Sipping iced mochas, we headed back to Phoenix on I-17. I would rather have lingered and extended our day trip into days, weeks, months. But I comfort myself by considering the fact that Oak Creek Canyon, Walnut Canyon, Sunset Crater, Wupatki, Montezuma Castle, and dozens of other wonderful spots are in my backyard.

I just need to venture there from time to time.

Wednesday, May 16, 2012

Into The Great Semi-Known

At mondoernesto, my husband, Ernie, wrote about our recent trip up North to Sunset Crater and Wupatki National Monument. This was one of those trips we needed to take to feed our souls. Money is tight right now, and these trips are much less frequent than they used to be. So we packed as much fun as we possibly could into one day, starting the trip at 6:00 a.m. and ending it at 8:00 p.m.

If I could, I would live on the road. Granted, I've never had to do that, and maybe you get sick of it pretty past. But in my opinion, you get a lot less sick of it if you can take your time (and if the money doesn't run out). After we got up in the wee hours and fed the hungry cannibals (both feline and canine), we got into our truck and hit the road. My heart was flying.

About an hour-and-a-half up I-17, off Exit 289, there's a turn-around that can take you in three different directions. If you go right, you'll get to Cliff Castle Casino. If you go straight forward(ish), you'll get to the cliff dwellings of Montezuma Castle. And if you go left, you'll end up at a combo gas station/fast food joint. I've come to love that odd little hybrid at the end of the left-hand turn. We always stop to get coffee there, get gas, and make a pit stop. It has come to symbolize the beginning of all journeys (or at least, the ones that go up I-17).

Montezuma Castle and Montezuma Well are both fascinating and beautiful destinations. A peacefulness pervades the scene in both places that leads visitors to assume an idyllic life for the people who actually lived there, which was probably true at least part of the time. Likewise, Walnut Canyon, which eroded out of the same top layers that compose the walls of the Grand Canyon, is also a happy destination. But we were bound for Sunset Crater and Wupatki, places where life could sometimes be less than idyllic.

For one thing, around 1045 AD, a volcano went off. It was a small one, a cinder cone, but on the human scale that's plenty big enough. Sunset Crater is part of the San Francisco Volcanic field – the San Francisco Peaks are what's left of a composite/stratovolcano that blew itself up pretty much the way geologists would expect a stratovolcano to blow – out one side, like Mount Saint Helen's or Vesuvius. But the mix of magma in that general area is a little more complicated than that. The stratovolcano squirted out mostly intermediate volcanic rocks and pyroclastic flows, but Sunset Crater started as a rift eruption, and its magma was the low-silica kind you might expect to see on Hawaii, from one of its shield volcanoes. This low-silica magma had a high gas content, so it created a curtain of fire, blowing the runny lava high into the air, where it got whipped into cinders.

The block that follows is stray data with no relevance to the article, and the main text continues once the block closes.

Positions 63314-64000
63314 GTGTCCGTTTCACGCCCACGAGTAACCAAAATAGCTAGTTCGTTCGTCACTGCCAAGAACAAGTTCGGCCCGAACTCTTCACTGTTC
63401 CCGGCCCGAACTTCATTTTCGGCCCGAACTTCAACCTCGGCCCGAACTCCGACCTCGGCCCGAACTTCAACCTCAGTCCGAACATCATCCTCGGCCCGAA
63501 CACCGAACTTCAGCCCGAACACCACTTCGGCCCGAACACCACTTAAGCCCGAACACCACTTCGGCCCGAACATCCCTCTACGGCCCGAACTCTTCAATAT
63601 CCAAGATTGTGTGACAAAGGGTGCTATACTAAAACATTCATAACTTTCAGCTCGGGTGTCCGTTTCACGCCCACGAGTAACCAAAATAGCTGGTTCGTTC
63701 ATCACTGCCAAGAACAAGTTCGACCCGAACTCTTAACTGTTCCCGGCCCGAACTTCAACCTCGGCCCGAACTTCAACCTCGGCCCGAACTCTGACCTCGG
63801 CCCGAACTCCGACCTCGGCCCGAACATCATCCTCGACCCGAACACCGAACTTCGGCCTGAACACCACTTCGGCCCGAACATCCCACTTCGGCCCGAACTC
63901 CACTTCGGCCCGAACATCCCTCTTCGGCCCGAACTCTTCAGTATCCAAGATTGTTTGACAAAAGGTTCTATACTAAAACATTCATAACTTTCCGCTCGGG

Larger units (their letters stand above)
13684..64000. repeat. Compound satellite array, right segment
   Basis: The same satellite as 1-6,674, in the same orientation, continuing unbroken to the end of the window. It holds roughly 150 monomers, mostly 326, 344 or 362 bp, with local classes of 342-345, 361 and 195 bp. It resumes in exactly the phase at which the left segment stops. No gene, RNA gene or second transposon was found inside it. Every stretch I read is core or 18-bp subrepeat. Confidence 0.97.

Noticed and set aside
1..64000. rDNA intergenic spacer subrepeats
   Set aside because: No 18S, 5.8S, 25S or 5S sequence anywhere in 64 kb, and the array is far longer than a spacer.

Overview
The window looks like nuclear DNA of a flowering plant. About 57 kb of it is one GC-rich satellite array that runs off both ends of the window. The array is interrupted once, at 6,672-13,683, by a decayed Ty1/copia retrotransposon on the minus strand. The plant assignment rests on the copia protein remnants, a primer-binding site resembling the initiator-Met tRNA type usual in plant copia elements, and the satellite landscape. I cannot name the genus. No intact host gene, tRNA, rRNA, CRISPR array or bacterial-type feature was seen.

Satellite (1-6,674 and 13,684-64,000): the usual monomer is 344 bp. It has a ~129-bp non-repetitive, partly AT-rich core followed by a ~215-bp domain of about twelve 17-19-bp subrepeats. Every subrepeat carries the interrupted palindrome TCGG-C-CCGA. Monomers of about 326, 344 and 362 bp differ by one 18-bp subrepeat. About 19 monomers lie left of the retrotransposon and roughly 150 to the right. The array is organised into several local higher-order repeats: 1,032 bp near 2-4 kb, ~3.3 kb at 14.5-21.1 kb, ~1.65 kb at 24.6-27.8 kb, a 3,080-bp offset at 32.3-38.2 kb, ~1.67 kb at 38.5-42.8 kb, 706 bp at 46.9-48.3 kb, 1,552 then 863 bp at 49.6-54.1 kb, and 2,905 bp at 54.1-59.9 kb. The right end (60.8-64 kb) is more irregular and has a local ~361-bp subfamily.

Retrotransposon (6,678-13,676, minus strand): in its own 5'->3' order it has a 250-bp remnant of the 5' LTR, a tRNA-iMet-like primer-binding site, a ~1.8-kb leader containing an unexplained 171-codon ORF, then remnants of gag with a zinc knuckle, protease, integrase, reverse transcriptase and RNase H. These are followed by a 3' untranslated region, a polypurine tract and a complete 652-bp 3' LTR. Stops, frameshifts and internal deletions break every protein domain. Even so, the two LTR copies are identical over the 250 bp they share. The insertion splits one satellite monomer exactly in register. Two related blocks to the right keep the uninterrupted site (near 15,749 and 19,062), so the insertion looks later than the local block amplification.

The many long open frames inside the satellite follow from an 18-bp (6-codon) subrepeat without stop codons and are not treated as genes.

The eruption eventually became concentrated at one end and built a cinder cone. Near the end of the eruption, two types of mafic (low silica-high Fe & Mg) lava flows burst through the cone at the bottom: runny pahoehoe lava and chunky Aa. And for the grand (semi-)finalé, The volcano blew more gassy, mafic lava into the air, out of the top, and rained cinders down on the landscape. (Those darker cinders, higher in Fe & Mg, are called scoria.)

I say semi-finalé, because apparently hot magma continued to rise underground for a while, and this stuff melted enough of the surrounding rocks to be higher in silica. When it oozed through cracks in lava that was already cool, it acted kind of like toothpaste. You can see examples of this squeeze-y stuff in one of the cracks near the Lava Flow trail head.

It's convenient to generalize about geological processes, partly to avoid confusing people and partly to paint a broader picture. But when you're actually confronted with the landforms in this part of Arizona, you have to admit there's a lot we don't know. The shallow subduction of the Farallon Plate near the end of the Mesozoic Era seems to have drawn volcanic activity farther inland than you would normally see it, which is why a stratovolcano ended up in Arizona. But something even more interesting may have happened. Arizona may have actually over-ridden the hot upwelling that was creating the rift in the first place.

If you look at the Atlantic Ridge System, you'll see it lies pretty much in the middle of that ocean. It's a classic opening basin. But the Pacific Ridge System in messier. The plates are moving apart at a faster rate, and most of the volcanic activity in the world is happening at the edges of those plates. Right in the middle of the Pacific Plate, a mantle plume is steadily blasting through, creating the Hawaiian island chain. Another plume created the Yellowstone Caldera. And if you look at New Mexico and Southern Colorado, you'll see that an ongoing continental rift has created the Rio Grande River Valley. The Colorado Plateau continues to rise. So geologists think we must be still moving over that hot, upwelling spot.

Since peridotite and basalt have been found in Arizona and New Mexico, some of that hot stuff has to have come from the mantle. These are the nerdy thoughts that run through my mind as Ernie and I hike all over the Sunset Crater and Wupatki trails. In Wupatki, people used the little box canyons to divert water to their gardens. And though there's a lot of talk these days about how hot and dry it is there, 1000 years ago there was probably more ground water, simply because there weren't any gigantic communities nearby draining it. The cinders that lie on top of the soil keep rainwater from running off – they filter down into the aquifer, and emerge as springs.

The stones used to build the dwellings were carved out of the Moenkopi formation, a wonderful mix of sandstone and shale that erodes into whimsical shapes.

As Ernie and I hiked through the sites, I noticed that the sacred mountains could be seen from all directions.  Any argument about why people settled in the area must include those mountains.  
The day was only half gone.  More adventures loomed on the horizon, like storm clouds . . .